Submergence and uplift of settlements in the area of Helike, Greece, from the Early Bronze Age to late antiquity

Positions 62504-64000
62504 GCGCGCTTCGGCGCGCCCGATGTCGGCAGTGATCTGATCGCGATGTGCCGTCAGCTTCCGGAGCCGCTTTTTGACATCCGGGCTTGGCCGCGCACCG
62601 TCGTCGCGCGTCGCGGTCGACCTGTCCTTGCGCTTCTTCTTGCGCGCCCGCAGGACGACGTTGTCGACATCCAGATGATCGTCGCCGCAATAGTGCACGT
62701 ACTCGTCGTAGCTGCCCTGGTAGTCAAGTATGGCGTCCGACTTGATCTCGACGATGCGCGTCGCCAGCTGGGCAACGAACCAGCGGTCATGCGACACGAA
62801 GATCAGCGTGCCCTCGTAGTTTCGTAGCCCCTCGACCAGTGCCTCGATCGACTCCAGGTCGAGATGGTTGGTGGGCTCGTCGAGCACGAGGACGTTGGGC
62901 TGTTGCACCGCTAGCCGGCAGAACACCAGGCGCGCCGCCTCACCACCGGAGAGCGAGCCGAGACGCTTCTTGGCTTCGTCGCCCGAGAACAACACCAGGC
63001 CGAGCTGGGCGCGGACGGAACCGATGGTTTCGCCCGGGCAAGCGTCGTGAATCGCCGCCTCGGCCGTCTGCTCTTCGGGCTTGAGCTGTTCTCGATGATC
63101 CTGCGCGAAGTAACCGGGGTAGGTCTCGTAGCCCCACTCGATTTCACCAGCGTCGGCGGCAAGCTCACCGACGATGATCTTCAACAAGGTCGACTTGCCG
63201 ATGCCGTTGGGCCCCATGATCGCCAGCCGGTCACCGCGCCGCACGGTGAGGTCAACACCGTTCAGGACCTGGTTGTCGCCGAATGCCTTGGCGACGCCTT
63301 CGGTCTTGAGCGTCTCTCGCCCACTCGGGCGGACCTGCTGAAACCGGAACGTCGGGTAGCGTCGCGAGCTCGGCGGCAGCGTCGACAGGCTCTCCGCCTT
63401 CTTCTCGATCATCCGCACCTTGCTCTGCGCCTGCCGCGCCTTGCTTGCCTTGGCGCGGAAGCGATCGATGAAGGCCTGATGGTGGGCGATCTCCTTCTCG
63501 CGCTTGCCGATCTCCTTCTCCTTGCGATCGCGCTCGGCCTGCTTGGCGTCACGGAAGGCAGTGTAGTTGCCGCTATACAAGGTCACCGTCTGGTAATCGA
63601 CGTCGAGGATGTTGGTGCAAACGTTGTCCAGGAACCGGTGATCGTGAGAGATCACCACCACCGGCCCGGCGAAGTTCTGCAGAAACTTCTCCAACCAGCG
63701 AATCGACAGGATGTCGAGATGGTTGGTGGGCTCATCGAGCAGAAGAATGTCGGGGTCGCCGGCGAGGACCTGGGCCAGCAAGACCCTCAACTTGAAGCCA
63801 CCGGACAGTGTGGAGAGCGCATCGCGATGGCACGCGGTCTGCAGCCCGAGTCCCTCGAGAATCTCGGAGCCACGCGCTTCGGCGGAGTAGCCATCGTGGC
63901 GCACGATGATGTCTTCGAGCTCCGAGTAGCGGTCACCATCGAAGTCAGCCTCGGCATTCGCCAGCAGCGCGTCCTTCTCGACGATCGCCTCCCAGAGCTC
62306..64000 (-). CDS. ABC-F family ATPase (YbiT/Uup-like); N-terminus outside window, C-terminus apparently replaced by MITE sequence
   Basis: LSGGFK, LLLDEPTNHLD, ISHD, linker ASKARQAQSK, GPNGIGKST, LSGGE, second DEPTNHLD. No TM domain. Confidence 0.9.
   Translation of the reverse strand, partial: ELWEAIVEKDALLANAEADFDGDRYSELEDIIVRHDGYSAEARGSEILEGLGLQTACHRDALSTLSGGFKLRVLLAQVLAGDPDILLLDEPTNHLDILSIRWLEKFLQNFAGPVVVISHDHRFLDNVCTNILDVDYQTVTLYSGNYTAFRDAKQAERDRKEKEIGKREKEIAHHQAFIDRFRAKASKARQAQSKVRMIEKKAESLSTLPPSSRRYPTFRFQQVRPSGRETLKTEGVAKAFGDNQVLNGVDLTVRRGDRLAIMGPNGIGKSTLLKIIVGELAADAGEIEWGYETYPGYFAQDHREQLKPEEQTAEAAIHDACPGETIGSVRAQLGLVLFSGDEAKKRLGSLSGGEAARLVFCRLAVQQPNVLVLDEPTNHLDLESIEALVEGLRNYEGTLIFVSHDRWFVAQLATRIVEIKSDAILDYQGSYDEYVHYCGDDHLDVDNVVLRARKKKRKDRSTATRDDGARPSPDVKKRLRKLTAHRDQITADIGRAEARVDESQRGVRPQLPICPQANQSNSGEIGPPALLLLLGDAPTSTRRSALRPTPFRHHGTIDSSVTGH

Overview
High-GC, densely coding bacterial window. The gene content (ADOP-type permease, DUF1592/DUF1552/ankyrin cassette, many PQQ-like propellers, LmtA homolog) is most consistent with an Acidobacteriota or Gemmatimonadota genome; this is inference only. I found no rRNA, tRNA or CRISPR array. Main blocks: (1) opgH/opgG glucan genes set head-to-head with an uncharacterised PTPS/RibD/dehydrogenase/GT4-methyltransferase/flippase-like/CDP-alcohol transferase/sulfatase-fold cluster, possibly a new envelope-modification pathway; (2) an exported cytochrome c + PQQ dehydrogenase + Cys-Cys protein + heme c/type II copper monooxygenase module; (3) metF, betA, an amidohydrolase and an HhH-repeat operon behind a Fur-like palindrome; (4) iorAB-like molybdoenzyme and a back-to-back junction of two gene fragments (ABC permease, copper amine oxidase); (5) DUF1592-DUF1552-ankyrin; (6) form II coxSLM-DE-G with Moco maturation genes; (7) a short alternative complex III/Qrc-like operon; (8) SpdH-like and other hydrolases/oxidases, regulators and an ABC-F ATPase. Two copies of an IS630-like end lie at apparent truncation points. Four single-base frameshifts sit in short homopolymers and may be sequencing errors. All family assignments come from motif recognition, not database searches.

Excavations in the Helike Delta on the Gulf of Corinth have brought to light architectural remains from the Early Bronze Age (EBA), Geometric, Classical, Hellenistic, Roman, and Byzantine periods. Borehole results suggest that a lagoon intermittently occupied much of the delta during the Holocene. We discovered a well-preserved EBA settlement about 1km inland from the present shore, buried under 3 to 5m of fine sediments containing marine, brackish, and freshwater microfossils. A Classical site 130m away, buried under 3m of similar sediments, may have been destroyed by the earthquake and tsunami of 373 B.C., which submerged the city of Helike. Possible tsunami evidence is noted. Although the EBA and Classical sites were both long submerged and buried by lagoonal sediments, tectonic uplift has raised both horizons above sea level. A shallow black clay layer suggests that a marsh covered the Classical and EBA sites in Byzantine times. © 2011 Wiley Periodicals, Inc.